Vaccine Therapy and GM-CSF in Treating Patients With Acute Myeloid Leukemia in Remission
Recruitment status was: Active, not recruiting
RATIONALE: Vaccines made from a peptide may help the body build an effective immune response to kill cancer cells. Colony-stimulating factors, such as GM-CSF, increase the number of white blood cells and platelets found in bone marrow or peripheral blood. Giving vaccine therapy together with GM-CSF may be an effective treatment for acute myeloid leukemia. It is not yet known whether giving vaccine therapy together with GM-CSF is more effective than giving placebo together with GM-CSF in treating acute myeloid leukemia.
PURPOSE: This randomized phase III trial is studying vaccine therapy and GM-CSF to see how well they work compared with a placebo and GM-CSF in treating patients with acute myeloid leukemia in remission.
|Leukemia||Biological: PR1 leukemia peptide vaccine Biological: sargramostim Other: placebo||Phase 3|
|Study Design:||Allocation: Randomized
Primary Purpose: Treatment
|Official Title:||A Phase 3, Randomized, Double-Blind, Multicenter Study of Proteinase 3 PR1 Peptide Mixed With Montanide ISA-51 VG Adjuvant and Administered With GM-CSF in Elderly Patients With AML in First Complete Remission or Adults in Second Complete Remission: A Pivotal Study|
- Overall survival
- Relapse-free survival
- Remission duration
- Immune response as measured by PR1-HLA-A2 tetramer assay
|Study Start Date:||May 2005|
|Estimated Primary Completion Date:||April 2009 (Final data collection date for primary outcome measure)|
Experimental: Arm I
Patients receive PR1 leukemia peptide vaccine and sargramostim (GM-CSF) subcutaneously.
Biological: PR1 leukemia peptide vaccine
Given subcutaneouslyBiological: sargramostim
Active Comparator: Arm II
Patients receive placebo vaccine and GM-CSF subcutaneously.
Given subcutaneouslyOther: placebo
- Compare improvement of overall survival of patients with acute myeloid leukemia treated with PR1 leukemia peptide vaccine and sargramostim (GM-CSF) vs placebo vaccine and GM-CSF.
- Compare improvement of relapse-free survival of patients treated with these regimens.
- Compare remission duration in patients treated with these regimens.
- Compare immune response, as measured by PR1-HLA-A2 tetramer assay, in patients treated with these regimens.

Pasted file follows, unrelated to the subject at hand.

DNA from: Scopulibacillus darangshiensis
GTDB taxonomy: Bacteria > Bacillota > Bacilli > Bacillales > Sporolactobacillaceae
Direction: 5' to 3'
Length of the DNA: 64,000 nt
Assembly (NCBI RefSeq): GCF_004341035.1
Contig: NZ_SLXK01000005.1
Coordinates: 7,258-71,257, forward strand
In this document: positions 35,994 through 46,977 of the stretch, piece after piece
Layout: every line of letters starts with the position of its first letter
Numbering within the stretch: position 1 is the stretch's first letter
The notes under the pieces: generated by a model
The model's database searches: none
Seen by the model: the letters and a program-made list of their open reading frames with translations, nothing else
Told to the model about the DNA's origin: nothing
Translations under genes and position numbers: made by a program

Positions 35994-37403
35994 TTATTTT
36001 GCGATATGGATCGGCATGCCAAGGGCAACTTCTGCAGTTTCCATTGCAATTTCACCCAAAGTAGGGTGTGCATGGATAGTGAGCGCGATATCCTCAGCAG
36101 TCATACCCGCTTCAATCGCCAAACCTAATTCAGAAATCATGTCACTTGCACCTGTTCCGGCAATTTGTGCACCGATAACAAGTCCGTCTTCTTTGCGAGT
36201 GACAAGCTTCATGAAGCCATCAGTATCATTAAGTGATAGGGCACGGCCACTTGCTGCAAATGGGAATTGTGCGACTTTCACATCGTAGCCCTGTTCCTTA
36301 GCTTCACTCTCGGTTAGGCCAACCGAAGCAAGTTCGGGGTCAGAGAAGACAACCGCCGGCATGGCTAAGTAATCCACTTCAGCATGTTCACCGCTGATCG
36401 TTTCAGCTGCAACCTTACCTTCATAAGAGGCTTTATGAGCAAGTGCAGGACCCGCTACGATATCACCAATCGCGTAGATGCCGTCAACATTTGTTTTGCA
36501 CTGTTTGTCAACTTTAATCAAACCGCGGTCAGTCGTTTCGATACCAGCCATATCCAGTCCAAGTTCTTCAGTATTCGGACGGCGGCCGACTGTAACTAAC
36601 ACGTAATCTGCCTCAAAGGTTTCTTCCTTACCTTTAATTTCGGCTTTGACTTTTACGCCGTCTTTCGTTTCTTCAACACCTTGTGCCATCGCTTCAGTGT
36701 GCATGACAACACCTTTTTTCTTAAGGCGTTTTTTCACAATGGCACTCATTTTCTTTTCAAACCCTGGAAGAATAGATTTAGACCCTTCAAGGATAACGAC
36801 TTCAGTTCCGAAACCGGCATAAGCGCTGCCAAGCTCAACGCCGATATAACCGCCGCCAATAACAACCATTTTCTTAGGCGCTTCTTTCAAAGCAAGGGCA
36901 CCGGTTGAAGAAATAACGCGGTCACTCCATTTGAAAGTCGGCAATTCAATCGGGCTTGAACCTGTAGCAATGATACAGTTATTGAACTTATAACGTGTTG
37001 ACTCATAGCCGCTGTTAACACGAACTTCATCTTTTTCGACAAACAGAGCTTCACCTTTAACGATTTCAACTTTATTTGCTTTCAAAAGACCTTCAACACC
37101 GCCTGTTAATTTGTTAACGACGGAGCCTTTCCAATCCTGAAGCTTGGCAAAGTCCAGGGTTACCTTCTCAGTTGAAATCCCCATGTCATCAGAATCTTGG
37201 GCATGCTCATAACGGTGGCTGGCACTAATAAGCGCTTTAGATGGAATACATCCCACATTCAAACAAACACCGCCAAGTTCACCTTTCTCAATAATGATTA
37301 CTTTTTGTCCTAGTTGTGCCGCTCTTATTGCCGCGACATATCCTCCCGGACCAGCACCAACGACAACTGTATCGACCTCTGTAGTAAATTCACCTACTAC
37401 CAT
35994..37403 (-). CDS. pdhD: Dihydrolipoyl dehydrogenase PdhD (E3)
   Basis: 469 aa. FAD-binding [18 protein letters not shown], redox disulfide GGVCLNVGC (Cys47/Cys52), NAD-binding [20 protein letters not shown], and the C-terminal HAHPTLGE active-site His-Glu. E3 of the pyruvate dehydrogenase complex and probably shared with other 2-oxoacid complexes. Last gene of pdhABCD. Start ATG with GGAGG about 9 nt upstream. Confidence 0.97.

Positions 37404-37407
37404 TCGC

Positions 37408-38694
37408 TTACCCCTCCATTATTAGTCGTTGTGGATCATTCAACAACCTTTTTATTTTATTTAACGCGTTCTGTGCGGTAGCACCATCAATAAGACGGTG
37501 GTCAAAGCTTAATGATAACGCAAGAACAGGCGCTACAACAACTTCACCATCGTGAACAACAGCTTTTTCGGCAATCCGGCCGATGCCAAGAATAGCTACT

OUTLINE: This is a randomized, placebo-controlled, multicenter study. Patients are stratified according to age and complete remission (CR) (≥ 18 years of age and in second CR vs ≥ 55 years of age and in first CR), type of acute myeloid leukemia (de novo vs secondary), and cytogenetics (unfavorable vs favorable and intermediate). Patients are randomized to 1 of 2 treatment arms.
- Arm I: Patients receive PR1 leukemia peptide vaccine and sargramostim (GM-CSF) subcutaneously (SC).
- Arm II: Patients receive placebo vaccine and GM-CSF SC.
PROJECTED ACCRUAL: A total of 244 patients will be accrued for this study.
Please refer to this study by its ClinicalTrials.gov identifier: NCT00454168
|United States, Arizona|
|Mayo Clinic Scottsdale|
|Scottsdale, Arizona, United States, 85259-5499|
|United States, California|
|Jonsson Comprehensive Cancer Center at UCLA|
|Los Angeles, California, United States, 90095-1781|
|South San Francisco, California, United States, 94080|
|United States, Illinois|
|Rush Cancer Institute at Rush University Medical Center|
|Chicago, Illinois, United States, 60612|
|University of Chicago Cancer Research Center|
|Chicago, Illinois, United States, 60637-1470|
|United States, Indiana|
|Indiana University Melvin and Bren Simon Cancer Center|
|Indianapolis, Indiana, United States, 46202-5289|
|St. Francis Hospital Cancer Care Services|
|Indianapolis, Indiana, United States, 46237|
|United States, Kansas|
|Kansas Masonic Cancer Research Institute at the University of Kansas Medical Center|
|Kansas City, Kansas, United States, 66160-7357|
|United States, Maryland|
|Greenebaum Cancer Center at University of Maryland Medical Center|
|Baltimore, Maryland, United States, 21201|
|United States, North Carolina|
|Lineberger Comprehensive Cancer Center at University of North Carolina - Chapel Hill|
|Chapel Hill, North Carolina, United States, 27599-7295|
|United States, Ohio|
|Case Comprehensive Cancer Center|
|Cleveland, Ohio, United States, 44106-5065|
|United States, Pennsylvania|
|UPMC Cancer Centers|
|Pittsburgh, Pennsylvania, United States, 15232|
|United States, South Carolina|
|Hollings Cancer Center at Medical University of South Carolina|
|Charleston, South Carolina, United States, 29425|
|United States, Texas|
|Simmons Comprehensive Cancer Center at University of Texas Southwestern Medical Center - Dallas|
|Dallas, Texas, United States, 75390|
|Cancer Care Centers of South Texas - Southeast|
|San Antonio, Texas, United States, 78222|
|Study Chair:||Craig S. Rosenfeld, MD||The Vaccine Company|